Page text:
Hello and happy Friday, readers! This is Sy.
It’s no secret that health care is particularly vulnerable to cyberattacks when compared with other industries. But a new cybersecurity report from Verizon outlines the stunning degree to which internal actors are responsible for health care data breach threats—whether for personal gain or through sheer human error.
“Health care is the only industry in which internal actors are the biggest threat to an organization,” wrote the report authors. “Often they are driven by financial gain, such as tax fraud or opening lines of credit with stolen information (48 percent); fun or curiosity in looking up the personal records of celebrities or family members (31 percent); or simply convenience (10 percent).”
The assessment goes on to note that employee practices are a big part of the problem, too. In fact, pure human error—including misdelivery of personal health information, disposing of sensitive data in an improper manner (including by not shredding up paper documents), and publishing information on platforms that have a wider-than-intended audience, made up more than a third of the “threat actions” identified by Verizon. The widespread use of paper documents in the medical system is a big part of the problem; information may get sent to the wrong place, or thrown away into bins that could open up unintended access. But that’s not to say there isn’t medical malice at work, too.
“From a standpoint of internal actors, the access that healthcare workers have to personal information of patients affords a convenient means to commit fraud of various types (for example tax return fraud or opening lines of credit),” wrote the authors. “Insiders are also frequently prone to curiosity, and the accessing of patient data outside of their job responsibilities is reflected in the 94 instances where fun is the motive behind the data breach.”
Those are some troubling findings given that health care is also particularly vulnerable to ransomware due to the wealth of highly personal medical and financial information contained in such records. As we’ve covered before, nearly three-quarters of all 2016 malware attacks analyzed by Verizon were ransomware, in which sensitive information is held hostage in exchange for digital recompense.
Verizon has a number of suggestions for addressing these threats, including better practices when it comes to securing passwords, disposing of data responsibly, and training employees to not get suckered by malicious phishing emails (you can read the full report here). The conclusion, overall, is a daunting one: “Note that none of these [threats] are mutually exclusive and it’s normal for several threat action categories and multiple threat action varieties to be present in an incident or breach event chain, just as it’s possible for a person to be suffering from more than one illness at once.”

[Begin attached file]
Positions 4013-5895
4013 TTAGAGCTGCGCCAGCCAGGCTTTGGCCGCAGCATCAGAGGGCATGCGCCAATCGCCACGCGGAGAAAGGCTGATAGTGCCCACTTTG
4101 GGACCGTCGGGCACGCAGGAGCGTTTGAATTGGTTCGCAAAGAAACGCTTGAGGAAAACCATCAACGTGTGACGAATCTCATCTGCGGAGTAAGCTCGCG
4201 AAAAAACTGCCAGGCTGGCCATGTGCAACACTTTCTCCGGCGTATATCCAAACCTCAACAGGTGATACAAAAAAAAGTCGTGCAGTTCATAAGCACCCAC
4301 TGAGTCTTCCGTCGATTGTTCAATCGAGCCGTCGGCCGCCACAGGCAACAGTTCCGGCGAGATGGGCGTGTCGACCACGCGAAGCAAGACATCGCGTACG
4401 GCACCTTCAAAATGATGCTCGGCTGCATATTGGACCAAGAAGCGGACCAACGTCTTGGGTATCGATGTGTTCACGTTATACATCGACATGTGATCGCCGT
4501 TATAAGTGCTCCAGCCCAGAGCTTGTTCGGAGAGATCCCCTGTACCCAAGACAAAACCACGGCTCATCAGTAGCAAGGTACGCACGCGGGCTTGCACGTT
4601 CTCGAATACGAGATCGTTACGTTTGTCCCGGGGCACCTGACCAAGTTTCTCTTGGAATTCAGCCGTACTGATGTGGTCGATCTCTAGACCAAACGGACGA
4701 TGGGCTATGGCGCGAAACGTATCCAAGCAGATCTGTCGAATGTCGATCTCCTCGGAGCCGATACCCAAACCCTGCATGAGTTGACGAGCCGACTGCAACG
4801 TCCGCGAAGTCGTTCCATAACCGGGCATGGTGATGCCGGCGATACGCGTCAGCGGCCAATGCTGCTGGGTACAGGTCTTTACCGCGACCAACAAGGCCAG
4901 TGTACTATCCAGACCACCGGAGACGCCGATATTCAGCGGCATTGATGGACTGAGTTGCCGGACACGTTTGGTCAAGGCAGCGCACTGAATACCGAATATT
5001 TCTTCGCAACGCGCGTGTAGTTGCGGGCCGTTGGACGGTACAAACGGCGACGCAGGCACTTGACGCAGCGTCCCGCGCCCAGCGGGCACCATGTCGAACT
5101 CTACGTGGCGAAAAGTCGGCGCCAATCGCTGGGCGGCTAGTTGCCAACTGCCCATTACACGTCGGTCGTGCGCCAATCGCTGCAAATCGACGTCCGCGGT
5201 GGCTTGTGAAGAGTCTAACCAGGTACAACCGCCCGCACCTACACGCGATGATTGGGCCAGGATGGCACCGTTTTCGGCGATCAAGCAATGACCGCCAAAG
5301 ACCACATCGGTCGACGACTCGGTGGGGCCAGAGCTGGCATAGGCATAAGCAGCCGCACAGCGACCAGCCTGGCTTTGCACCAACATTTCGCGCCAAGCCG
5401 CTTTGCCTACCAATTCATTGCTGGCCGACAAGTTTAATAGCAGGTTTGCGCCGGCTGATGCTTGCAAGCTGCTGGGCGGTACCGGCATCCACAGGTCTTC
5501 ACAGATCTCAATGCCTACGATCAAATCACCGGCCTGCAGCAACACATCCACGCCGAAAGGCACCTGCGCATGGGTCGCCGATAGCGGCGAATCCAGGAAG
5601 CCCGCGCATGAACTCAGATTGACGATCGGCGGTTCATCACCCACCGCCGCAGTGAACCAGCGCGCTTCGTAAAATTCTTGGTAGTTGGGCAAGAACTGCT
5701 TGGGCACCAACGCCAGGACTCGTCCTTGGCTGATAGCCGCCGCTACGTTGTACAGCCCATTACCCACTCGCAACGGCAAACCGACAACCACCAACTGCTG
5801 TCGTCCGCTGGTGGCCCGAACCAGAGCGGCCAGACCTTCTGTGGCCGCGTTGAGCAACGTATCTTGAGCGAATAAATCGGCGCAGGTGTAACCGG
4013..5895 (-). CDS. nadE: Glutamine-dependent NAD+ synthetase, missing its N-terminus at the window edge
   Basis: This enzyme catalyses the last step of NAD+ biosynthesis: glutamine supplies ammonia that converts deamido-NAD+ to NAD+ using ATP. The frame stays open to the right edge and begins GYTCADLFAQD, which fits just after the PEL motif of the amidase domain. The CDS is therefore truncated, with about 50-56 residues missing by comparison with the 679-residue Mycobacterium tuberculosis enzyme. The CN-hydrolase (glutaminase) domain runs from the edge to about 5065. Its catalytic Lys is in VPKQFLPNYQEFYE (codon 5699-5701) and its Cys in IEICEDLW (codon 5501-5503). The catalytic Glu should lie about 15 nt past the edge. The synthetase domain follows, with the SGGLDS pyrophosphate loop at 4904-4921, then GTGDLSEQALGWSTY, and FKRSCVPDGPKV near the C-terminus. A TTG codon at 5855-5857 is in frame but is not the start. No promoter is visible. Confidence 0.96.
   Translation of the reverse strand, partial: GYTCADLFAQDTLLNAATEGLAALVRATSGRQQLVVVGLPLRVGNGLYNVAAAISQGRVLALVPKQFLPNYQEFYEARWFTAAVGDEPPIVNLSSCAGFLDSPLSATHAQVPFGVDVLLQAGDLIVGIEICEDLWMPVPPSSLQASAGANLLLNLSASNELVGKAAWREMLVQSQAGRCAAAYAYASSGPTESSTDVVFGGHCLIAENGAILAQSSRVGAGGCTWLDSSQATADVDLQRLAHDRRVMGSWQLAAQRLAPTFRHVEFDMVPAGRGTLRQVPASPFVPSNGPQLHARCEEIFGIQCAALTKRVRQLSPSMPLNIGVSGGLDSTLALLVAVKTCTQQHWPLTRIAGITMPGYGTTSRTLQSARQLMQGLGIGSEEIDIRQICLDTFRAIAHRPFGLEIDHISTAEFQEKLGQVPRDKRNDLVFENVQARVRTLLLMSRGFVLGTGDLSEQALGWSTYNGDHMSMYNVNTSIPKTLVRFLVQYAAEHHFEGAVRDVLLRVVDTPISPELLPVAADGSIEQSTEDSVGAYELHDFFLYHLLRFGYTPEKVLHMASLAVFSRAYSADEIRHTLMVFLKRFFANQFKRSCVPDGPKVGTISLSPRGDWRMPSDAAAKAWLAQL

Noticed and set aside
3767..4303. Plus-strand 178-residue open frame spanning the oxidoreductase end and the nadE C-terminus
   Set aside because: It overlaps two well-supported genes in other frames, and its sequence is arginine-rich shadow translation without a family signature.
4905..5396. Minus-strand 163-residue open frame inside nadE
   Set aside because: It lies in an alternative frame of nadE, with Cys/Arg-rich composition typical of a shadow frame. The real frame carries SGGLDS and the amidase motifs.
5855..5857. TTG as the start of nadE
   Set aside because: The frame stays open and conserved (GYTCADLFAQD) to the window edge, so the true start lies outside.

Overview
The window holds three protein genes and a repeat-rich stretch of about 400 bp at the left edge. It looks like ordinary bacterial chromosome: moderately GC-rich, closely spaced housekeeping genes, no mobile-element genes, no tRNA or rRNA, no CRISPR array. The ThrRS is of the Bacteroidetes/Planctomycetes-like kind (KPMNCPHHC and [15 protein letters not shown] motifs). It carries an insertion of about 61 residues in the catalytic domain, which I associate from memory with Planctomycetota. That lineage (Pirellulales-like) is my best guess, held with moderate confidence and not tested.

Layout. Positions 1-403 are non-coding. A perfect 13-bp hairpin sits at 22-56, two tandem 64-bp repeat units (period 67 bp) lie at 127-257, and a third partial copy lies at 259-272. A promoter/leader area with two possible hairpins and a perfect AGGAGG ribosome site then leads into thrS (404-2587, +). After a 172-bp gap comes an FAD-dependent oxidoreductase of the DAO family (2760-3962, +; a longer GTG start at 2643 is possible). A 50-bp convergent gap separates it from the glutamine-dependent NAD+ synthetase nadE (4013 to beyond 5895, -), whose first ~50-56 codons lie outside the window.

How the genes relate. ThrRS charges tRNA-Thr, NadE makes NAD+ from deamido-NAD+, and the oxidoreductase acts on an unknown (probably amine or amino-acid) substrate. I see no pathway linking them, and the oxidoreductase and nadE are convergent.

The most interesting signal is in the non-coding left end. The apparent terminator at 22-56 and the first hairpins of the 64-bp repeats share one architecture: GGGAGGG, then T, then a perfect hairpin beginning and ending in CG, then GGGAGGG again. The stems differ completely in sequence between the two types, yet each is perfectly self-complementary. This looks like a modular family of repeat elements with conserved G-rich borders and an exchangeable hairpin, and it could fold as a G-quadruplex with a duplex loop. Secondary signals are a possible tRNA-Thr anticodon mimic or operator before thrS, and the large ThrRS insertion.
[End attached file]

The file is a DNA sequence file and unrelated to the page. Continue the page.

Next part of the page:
Read on for the day’s news.
Big pharma wants your big data. Reuters is out with a revealing analysis showing just how important big data has become to the clinical trial enterprise. “Half of the world’s 1,800 clinical studies involving real-world or real-life data since 2006 have been started in the last three years, with a record 300 last year,” according to the outlet. Those are especially concentrated in therapeutic spaces like cancer, heart disease, and respiratory illness. Why? There are several potential reasons, including the plummeting big pharma ROI on drug R&D (as I wrote about in this piece about the diseases which we aren’t curing); another issue is the benefits provided by wearable devices and electronic records in measuring “real-world” evidence, which can be a more cost-effective avenue for data collection than more controlled clinical trial settings. (Reuters)
Biogen, AbbVie pull MS drug from the market on safety concerns. Biotech giants Biogen and AbbVie are yanking their multiple sclerosis treatment Zinbryta (approved in the U.S. in 2016 alongside a boxed warning) from global markets after eight reports of brain inflammation possibly related to the drug emerged, prompting an urgent review in Europe.
Ionis, Roche provide promising Huntington’s disease results. Ionis and partner Roche on Thursday announced promising early- to mid-stage clinical trial data for an experimental drug to treat Huntington’s disease, a devastating rare disorder with no cure that causes progressive cognitive and psychiatric symptoms. The companies said that there was an average 40% reduction in the deadly, brain-wasting protein developed in Huntington’s patients taking the two highest doses of the drug—particularly significant because, if the results hold up in larger trials, it could become the first treatment to actually treat the root causes of Huntington’s rather than just the symptoms.
THE BIG PICTURE
Kentucky may start taxing opioid prescriptions. Kentucky lawmakers are considering legislation to impose a tax on opioid prescriptions, part of the state’s war on the opioid overdose crisis. If passed, the law would impose a 25 cent per dose tax on drug distributors; the pharmaceutical industry and its various middlemen have argued that such a provision could deny patients in need of relief their treatments. (STAT News)
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|Produced by Sy Mukherjee|